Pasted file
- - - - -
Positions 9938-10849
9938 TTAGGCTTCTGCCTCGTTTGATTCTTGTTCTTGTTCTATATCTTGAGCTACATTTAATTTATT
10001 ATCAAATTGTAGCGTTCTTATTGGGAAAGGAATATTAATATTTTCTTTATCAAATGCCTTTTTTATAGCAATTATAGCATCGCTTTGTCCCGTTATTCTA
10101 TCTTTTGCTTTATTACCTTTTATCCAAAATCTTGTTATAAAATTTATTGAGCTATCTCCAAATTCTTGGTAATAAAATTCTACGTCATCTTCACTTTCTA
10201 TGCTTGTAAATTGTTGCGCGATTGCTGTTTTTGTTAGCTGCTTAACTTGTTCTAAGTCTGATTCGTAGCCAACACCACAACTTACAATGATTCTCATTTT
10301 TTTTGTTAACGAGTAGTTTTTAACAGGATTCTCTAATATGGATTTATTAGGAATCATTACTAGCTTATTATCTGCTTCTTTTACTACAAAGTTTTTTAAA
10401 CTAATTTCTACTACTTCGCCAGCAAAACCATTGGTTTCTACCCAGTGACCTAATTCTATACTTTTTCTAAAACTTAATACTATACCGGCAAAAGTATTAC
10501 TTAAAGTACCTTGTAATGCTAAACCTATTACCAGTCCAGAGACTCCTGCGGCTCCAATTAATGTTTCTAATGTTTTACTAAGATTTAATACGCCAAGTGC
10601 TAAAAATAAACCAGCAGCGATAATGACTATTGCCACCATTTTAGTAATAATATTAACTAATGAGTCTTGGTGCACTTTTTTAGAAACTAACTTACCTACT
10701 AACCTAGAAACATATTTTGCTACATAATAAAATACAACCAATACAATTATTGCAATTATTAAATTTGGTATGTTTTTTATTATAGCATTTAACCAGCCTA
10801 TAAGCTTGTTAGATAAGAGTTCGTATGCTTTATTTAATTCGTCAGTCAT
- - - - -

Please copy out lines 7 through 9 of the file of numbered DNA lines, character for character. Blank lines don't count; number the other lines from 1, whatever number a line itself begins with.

10401 CTAATTTCTACTACTTCGCCAGCAAAACCATTGGTTTCTACCCAGTGACCTAATTCTATACTTTTTCTAAAACTTAATACTATACCGGCAAAAGTATTAC
10501 TTAAAGTACCTTGTAATGCTAAACCTATTACCAGTCCAGAGACTCCTGCGGCTCCAATTAATGTTTCTAATGTTTTACTAAGATTTAATACGCCAAGTGC
10601 TAAAAATAAACCAGCAGCGATAATGACTATTGCCACCATTTTAGTAATAATATTAACTAATGAGTCTTGGTGCACTTTTTTAGAAACTAACTTACCTACT